The Civil War
In his college application essay, seventeen-year-old Ruchir Shah, the author of three historical comic books, writes that he was inspired to make history more interesting for children by portraying it in comic form. “As exciting as it is to me, the study of history is often considered boring, so I wanted to depict history visually to make the learning process more engaging,” he wrote. At age fourteen, he created his own press, EZ Comics, and published three books: The Civil War: The American Civil War 1861-1865, Martin Luther King, Jr., and Benjamin Franklin. These fascinating comic books will open the marvel and wonder of American history to reluctant readers and English language learners as well as to all those kids who simply like a good book for its own sake.
Reluctant readers will be attracted to the straightforward comic frames in which Shah narrates history. They will also appreciate his dual-level narrative that tells these stories in frames lettered in capitals, while dialogue bubbles add depth and detail. For example, when Martin Luther King’s home was bombed, the strip at the top of the frame explains, “Hearing about the bomb, an angry mob of people began gathering at the King residence.” The following frame shows King addressing the crowd in a dialogue bubble: “Do not panic. He who lives by the sword will perish by the sword. What we are doing is just and God is with us.” The accompanying strip reads, “Thus he averted a disaster.”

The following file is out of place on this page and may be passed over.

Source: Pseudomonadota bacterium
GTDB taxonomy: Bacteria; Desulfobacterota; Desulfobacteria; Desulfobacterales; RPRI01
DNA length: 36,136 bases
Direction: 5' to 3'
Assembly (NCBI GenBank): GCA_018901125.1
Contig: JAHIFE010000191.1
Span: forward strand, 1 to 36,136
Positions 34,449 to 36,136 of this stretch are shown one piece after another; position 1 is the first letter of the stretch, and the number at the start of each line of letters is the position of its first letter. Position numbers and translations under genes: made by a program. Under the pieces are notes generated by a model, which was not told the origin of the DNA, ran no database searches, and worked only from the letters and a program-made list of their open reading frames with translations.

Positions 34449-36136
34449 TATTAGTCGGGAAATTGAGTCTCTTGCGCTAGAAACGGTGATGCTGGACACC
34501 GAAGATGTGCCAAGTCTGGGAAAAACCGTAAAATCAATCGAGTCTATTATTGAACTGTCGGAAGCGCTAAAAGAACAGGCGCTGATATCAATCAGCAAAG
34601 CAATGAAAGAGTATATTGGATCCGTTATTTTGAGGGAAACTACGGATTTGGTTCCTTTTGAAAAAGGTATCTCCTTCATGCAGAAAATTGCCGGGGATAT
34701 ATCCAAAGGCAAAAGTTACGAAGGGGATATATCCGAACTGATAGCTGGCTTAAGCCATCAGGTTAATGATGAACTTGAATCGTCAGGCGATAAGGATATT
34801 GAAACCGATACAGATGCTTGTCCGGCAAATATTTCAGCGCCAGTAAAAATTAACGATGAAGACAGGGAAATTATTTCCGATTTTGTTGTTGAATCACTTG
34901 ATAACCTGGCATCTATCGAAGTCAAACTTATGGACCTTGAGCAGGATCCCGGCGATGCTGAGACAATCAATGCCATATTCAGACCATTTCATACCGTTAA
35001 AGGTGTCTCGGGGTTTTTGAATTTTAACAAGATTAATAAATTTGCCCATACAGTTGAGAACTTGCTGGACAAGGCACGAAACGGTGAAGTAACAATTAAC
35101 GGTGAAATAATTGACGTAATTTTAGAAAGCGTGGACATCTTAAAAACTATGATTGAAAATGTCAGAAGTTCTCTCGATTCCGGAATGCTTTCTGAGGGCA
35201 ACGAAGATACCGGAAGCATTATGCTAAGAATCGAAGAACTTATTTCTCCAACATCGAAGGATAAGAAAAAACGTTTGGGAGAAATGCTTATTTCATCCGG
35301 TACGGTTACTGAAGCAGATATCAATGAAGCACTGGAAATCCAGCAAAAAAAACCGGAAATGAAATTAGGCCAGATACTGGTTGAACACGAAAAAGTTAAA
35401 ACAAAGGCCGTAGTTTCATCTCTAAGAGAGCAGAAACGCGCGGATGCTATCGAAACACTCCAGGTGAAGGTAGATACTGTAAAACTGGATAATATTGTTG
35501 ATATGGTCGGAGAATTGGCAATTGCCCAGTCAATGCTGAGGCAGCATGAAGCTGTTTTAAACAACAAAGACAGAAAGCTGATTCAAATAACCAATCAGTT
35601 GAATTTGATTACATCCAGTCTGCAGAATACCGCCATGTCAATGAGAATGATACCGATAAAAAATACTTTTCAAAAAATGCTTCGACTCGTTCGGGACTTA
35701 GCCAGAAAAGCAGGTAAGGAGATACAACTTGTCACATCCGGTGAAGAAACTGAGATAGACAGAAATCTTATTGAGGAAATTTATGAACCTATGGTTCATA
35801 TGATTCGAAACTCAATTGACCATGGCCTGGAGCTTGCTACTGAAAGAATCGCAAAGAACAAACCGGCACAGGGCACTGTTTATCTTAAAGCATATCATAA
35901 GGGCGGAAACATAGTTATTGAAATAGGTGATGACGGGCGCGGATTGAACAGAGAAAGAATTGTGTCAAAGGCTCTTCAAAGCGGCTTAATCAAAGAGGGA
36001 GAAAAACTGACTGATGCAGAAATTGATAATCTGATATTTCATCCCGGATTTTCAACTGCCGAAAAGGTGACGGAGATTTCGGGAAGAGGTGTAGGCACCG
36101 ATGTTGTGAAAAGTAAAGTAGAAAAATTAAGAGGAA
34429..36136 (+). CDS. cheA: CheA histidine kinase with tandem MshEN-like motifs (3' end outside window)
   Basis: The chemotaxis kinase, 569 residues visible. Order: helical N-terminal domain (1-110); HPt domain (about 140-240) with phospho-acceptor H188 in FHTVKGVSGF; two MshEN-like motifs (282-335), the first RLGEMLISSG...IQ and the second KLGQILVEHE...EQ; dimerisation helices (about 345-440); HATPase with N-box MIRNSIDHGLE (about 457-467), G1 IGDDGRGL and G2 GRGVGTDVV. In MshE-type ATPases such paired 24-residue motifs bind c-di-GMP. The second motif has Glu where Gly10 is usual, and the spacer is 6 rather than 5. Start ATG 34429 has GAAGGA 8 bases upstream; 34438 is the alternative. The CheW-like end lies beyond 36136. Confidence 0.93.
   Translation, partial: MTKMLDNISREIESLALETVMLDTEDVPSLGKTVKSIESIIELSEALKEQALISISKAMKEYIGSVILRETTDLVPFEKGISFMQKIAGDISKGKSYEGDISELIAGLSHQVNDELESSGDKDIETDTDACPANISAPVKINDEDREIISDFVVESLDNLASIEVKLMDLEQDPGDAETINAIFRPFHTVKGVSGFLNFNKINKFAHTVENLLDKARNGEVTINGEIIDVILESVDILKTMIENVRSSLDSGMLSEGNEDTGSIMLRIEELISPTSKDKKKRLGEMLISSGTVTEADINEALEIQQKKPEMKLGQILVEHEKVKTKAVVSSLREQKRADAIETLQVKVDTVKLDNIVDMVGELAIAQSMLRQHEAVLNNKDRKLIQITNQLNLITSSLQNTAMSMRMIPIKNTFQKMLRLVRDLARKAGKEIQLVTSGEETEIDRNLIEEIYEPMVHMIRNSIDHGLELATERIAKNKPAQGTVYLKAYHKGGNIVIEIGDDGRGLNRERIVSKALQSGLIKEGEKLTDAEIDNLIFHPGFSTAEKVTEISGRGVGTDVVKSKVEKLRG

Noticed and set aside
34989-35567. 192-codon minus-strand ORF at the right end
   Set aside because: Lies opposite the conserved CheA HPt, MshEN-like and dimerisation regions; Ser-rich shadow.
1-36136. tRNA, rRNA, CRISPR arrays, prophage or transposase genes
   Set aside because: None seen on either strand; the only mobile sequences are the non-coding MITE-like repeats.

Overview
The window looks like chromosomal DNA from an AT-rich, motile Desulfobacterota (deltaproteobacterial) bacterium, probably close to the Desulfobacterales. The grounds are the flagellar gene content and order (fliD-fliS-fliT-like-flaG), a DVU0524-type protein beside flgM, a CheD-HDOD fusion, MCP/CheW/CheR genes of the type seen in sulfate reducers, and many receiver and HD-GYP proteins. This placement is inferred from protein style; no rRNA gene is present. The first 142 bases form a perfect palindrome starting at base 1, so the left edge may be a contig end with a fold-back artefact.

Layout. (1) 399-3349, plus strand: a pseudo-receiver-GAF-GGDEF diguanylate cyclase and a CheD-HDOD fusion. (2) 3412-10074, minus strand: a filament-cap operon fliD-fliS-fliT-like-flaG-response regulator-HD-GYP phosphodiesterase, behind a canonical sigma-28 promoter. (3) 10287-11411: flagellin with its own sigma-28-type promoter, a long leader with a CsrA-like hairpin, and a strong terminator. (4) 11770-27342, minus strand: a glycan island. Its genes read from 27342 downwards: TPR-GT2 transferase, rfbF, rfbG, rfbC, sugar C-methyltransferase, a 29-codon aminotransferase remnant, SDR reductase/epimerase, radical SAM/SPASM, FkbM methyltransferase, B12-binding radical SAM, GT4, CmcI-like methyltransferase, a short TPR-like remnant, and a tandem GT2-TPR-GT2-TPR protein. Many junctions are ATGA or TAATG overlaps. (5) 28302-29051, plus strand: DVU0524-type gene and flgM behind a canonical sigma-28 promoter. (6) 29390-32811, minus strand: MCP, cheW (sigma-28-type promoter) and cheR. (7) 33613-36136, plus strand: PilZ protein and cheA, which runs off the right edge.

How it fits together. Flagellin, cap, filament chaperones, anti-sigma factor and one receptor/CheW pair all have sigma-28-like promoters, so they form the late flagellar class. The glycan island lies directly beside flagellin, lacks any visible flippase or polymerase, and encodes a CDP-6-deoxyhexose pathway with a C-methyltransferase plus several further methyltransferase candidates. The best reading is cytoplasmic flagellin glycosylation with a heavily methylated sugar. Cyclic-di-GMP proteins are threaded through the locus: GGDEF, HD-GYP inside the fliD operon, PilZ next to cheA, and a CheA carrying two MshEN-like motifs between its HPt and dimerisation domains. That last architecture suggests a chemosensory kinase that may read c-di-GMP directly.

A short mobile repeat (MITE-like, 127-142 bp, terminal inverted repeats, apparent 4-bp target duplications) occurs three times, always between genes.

Shah’s first book, The Civil War, delivers a history that will even fascinate Civil War aficionados. In one frame, a white manager says, “I am against slavery. My workers are free, and paid wages.” Shah also devotes space to the unprecedented killing that this war saw. From the two battles of Bull Run to Shiloh and the Battle of Antietam, he highlights the high casualties, poor medical care, and poor living conditions suffered by soldiers of both armies, especially near the end of the war. Neither does he flinch from depicting racism among Union troops who refused to “fight WITH blacks” or “FOR blacks.”
A century before the Civil War took place, Benjamin Franklin, who “snatched lightning from the sky and the scepter from the tyrant,” was busy leading the kind of life that has come to represent the American dream. This all-around eighteenth-century man invented the lightning rod, the Franklin stove, bifocal lenses, and the extendable arm that many stores still use today to reach items on the highest shelves. He also played a significant role in the American War of Independence and helped write both the Constitution and the Declaration of Independence. In an age when many people change not only jobs, but careers, the varied chapters of Franklin’s life provide lessons in adaptability that are especially relevant.
Shah corresponded with historians at several universities to verify the accuracy of his work. He also consulted multiple sources for each book, including Franklin’s autobiography. Contacts made at a summer internship with a publishing firm in India enabled him to enlist the services of prominent Indian artist Shriram Hisabnis, a prizewinner in the Indian Cyber Humour Cartoon Contest, as well as other Indian artists who were “both talented and inexpensive.” In a telephone interview, Shah commented that working with Indian illustrators was a “really intense process” that highlighted cultural differences. For example, when he asked for a frame showing Martin Luther King playing baseball, the illustrator instead drew King playing cricket.
Aimed at a fourth- to eighth-grade audience, these books provide much more detailed and interesting history than most textbooks for that age. They will be a valuable addition to any library or home, and they certainly challenge adults to expand the definition of what a comic book can be.